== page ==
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Starting the finishing procedure is a whole new ballgame....Imagine..the instrument is for the most part ready to be put together..a neck to body attachment...fastening of the bridge and viola..ready to string up and play; however not without the finish. We sanded our instruments to at least 180 to 220 grit throughout and moved over to the spray area to apply 2 coats of lacquer reduced with 10 percent of thinner.After drying for a half day the body and necks were pore filled with LMI micobead filler; thinned to a paste like consistency and allowed to dry before wiping off . We then light sanded with 220 grit. The bodying process followed with an application of 6 to 7 coats of lacquer with a drying time of about an hour between coats. Overnight drying is a must and we leveled off this application with 180 or 220 grit paper.Prior to the next spraying session all finicky areas are carefully touch sanded ..those insidious areas like tuner slots and ramps, rosette and binding edges, all need special attention. This is also the time to spot check for pesky low spots and here we filled with lacquer drops via a toothpick or judicious use of crazy glue.

The spray process repeated itself once more with 5 or 6 coats to the top and backs and 6 or 7 coats to the sides and neck. Again at least an hour drying time between coats was given; and overnite curing before level sanding with 600 grit papers.The goal after this process is to ensure that there are no voids or flat spots in your components .What we want to achieve is a flat level layer of lacquer throughout which will then polish up to a mirror like consistency.If there are low areas repeat the process once more on the following day and finish sand with 1000 to 1200 grit papers. It would be nice to allow a couple of weeks curing time after final sanding before the instrument is polished out.As we were nearing the witching hour and time was not being kind we polished the instrument after an overnight drying period.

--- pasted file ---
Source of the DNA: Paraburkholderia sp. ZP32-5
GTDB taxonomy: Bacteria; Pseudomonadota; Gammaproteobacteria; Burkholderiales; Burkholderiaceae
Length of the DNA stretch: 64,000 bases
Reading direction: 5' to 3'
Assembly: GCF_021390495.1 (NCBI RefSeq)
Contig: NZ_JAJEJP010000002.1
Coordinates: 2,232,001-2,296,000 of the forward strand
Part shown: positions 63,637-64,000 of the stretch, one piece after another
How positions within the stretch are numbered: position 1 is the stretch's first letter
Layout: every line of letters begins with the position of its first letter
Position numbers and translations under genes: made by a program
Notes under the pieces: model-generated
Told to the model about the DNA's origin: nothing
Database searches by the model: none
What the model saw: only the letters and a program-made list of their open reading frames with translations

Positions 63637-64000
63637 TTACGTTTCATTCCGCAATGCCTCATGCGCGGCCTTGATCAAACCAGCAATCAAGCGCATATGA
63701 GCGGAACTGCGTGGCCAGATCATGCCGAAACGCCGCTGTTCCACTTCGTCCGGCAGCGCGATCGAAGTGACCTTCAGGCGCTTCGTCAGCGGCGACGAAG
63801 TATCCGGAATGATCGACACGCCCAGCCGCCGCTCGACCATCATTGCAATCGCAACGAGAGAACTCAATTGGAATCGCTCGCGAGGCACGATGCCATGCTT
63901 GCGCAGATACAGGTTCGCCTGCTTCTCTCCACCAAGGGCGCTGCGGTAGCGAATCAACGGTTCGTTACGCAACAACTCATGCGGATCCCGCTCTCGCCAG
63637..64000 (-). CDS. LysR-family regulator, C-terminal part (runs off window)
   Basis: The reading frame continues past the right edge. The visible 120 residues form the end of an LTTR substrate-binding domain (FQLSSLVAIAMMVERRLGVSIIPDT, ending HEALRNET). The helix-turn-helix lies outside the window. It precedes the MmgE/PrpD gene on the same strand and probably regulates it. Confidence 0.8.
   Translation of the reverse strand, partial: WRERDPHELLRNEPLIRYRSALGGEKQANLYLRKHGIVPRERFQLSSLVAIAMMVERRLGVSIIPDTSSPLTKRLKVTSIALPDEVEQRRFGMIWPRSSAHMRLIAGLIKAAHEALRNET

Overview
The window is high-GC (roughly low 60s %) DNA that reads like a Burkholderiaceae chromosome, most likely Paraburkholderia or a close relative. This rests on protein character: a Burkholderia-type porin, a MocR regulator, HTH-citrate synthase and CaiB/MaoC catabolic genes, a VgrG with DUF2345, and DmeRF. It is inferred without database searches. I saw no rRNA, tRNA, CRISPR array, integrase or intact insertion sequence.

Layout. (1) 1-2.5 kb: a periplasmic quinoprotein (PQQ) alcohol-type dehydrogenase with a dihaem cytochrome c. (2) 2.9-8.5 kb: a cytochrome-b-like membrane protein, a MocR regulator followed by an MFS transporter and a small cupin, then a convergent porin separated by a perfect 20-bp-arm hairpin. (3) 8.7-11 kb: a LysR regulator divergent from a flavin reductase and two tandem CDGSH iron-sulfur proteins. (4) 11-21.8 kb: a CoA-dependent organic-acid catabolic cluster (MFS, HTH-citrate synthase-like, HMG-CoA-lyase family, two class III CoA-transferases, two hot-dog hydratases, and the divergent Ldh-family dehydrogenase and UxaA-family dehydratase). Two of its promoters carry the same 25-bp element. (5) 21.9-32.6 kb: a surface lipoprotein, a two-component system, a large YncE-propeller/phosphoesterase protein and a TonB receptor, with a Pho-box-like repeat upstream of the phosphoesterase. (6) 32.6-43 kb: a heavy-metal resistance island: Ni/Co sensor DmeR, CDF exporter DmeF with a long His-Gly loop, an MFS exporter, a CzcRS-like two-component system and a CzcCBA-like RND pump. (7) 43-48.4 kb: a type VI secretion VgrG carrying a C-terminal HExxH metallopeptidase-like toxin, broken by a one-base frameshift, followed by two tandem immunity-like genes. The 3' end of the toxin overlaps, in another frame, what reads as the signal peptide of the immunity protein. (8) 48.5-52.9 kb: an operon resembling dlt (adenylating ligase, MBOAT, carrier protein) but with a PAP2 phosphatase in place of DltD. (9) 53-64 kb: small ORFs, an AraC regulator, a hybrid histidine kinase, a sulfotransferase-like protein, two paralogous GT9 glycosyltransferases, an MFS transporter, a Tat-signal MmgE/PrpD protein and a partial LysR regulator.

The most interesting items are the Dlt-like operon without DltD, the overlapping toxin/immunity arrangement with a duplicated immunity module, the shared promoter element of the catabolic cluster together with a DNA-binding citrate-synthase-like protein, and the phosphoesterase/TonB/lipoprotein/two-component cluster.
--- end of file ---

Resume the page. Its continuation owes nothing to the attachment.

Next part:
At Sergeis..the polishing was done with the guitar body placed in a holding carpet padded form and polished via a hand held grinder buffer using a Meguiar type polishing compound. Polishing via machine you will quickly realize that all edges must be approached with caution or the grinder/polisher bonnet will grab the edge and cause havoc. The approach is carefully made with a light touch and stress molecules abound. The alternative is lots of elbow grease with a clean cotton cloth and hand applied rubbing compound and then polishing wax. Suffice it to say for me the finishing process is indeed quite a trip and a whole new ballgame. Finishing is an art in itself...end of story.

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